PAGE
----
Symantec recently published its 2016 Internet Security Threat Report, detailing threats captured through its worldwide intelligence sources. It estimates that more than half a billion personal records were lost or stolen during 2015, illustrating that no one should consider themselves immune from a data breach. The report provides details on the main attack vectors used, including spear-phishing attacks and ransomware.

In total, the number of identities exposed grew 23 percent in 2015 to reach 429 million lost in confirmed breaches. Furthermore, Symantec cautions that the number of breaches seen in 2015 is likely considerably higher than reported, as there was an increase of 85 percent in organizations choosing not to report the full extent of breaches experienced, meaning that this could just be the tip of the iceberg.

Industries Most Likely to Be Breached

Organizations operating in the health sector are the most likely to suffer a data breach, accounting for 39 percent of the total number of incidents, with 4 million identities exposed and 36 percent of the breaches involving the theft or loss of medical records. In terms of data breaches that left identities exposed, the social services sector was the most frequently targeted, with 191 million identities exposed, followed by insurance carriers at 100 million.

Spear-Phishing the Method of Choice for Many Attackers

As opposed to phishing attacks, which target multiple people (increasing the chances that at least one will raise the alarm), spear-phishing attacks are highly targeted and generally appear to come from someone the target knows, or a person or company that they trust. Attackers will go to great lengths to make their exploits seem plausible to the victim. Overall, there was a 55 percent increase in spear-phishing attacks during 2015, with firms in the financial services sector the most singled out. Given this high level of growth, it’s vital that organizations step up their efforts to raise security awareness among employees so that they understand the dangers of opening attachments or clicking on links in emails.

Small Organizations Increasingly Targeted

Over the years that Symantec has been producing this research, attackers appear to be switching tactics from primarily targeting large enterprises to targeting businesses of all sizes. In 2011, spear-phishing attacks against organizations with more than 2,500 employees made up 50 percent of the total seen, but that had fallen to 35 percent in 2015. This can partly be explained by the increase in highly targeted attacks against individuals, rather than a reliance on more general phishing attacks that are launched en masse, often targeting hundreds of individuals at an organization. As a result of this switch, small organizations with 250 or fewer employees were the target of 43 percent of attacks in 2015, up from 18 percent in 2011.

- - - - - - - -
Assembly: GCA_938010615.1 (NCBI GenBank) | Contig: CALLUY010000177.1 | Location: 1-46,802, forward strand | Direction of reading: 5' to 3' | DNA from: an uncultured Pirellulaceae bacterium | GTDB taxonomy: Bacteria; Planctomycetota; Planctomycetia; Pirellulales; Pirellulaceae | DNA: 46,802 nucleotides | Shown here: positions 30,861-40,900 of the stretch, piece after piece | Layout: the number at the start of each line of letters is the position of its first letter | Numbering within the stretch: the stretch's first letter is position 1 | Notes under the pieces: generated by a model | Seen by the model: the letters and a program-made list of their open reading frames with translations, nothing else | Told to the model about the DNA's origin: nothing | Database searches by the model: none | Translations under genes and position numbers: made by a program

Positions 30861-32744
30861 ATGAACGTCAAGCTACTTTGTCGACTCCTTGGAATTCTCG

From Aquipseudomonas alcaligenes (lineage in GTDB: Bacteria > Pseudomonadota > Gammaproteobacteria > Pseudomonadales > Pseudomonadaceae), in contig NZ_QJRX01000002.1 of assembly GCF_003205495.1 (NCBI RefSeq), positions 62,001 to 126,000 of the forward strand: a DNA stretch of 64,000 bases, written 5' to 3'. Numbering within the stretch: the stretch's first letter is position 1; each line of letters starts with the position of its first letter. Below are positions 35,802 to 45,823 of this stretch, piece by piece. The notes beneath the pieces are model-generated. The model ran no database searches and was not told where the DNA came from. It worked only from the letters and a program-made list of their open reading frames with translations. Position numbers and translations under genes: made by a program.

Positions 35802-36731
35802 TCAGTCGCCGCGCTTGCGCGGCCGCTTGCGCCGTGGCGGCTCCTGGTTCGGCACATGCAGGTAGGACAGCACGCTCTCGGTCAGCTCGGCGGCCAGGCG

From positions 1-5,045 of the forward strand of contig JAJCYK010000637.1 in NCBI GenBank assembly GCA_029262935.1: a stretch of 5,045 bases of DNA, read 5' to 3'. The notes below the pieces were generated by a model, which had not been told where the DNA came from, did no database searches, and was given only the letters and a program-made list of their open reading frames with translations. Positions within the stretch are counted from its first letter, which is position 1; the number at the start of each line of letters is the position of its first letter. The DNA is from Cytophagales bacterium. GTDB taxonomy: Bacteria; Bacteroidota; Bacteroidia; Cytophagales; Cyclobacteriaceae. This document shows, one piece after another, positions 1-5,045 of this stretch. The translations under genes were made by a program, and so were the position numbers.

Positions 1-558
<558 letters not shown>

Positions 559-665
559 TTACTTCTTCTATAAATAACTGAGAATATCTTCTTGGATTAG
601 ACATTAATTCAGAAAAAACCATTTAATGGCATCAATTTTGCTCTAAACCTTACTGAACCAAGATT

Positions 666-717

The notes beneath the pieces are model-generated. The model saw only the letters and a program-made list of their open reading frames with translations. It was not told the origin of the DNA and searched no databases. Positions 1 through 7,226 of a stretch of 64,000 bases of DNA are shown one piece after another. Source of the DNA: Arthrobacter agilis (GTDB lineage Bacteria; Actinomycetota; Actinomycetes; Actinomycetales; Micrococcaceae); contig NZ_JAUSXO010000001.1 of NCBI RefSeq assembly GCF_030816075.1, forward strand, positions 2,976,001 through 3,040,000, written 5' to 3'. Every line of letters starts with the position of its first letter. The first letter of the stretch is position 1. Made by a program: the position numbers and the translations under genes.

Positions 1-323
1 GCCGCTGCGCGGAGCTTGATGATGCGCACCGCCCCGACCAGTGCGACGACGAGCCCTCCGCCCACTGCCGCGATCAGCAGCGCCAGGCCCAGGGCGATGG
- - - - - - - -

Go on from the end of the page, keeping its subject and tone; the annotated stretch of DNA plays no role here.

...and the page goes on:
Ransomware on the Rise

Another threat vector seeing a spike in 2015 was ransomware, particularly the more damaging crypto-ransomware variety that encrypts files and folders, ostensibly until the victim pays a ransom. There has also been an increase in the number of ransomware attacks targeting mobile devices. Attackers have found that ransomware can be extremely profitable since it provides an immediate financial return, rather than requiring attackers to sell information stolen in a heist before any gain can be realized. The use of crypto-ransomware increased by 35 percent over the course of 2015.

Because mobile devices are being increasingly targeted, organizations must impose at least minimum security standards for those devices and should consider mandating that only highly secure mobile devices and platforms are used. Many attackers rely on known vulnerabilities, so patches should be distributed to all users if a centralized platform is used.

It’s Getting Personal

As illustrated by the data in Symantec’s report, attackers are increasingly targeting specific individuals in order to up their chances of success. Everyone needs to be vigilant, and businesses should ensure that their employees are provided with the tools and information that they need to best protect themselves and the organization as a whole.

Businesses everywhere are using cutting-edge technology to increase security awareness. Find out how one shared workspace is using Samsung’s My Knox to up the security of their mobile devices.

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Fran Howarth

Fran Howarth is an industry analyst specializing in security. She has worked within the security technology sector for over 25 years as an analyst, consultant and writer. Fran focuses on the business needs for security technologies, with a focus on emerging technology sectors. Current areas of focus include mobile security, cloud security, information governance and data security, identity and access management, network and endpoint security, security intelligence and analytics, and security governance and regulations. Follow Fran on Twitter: @FranNL

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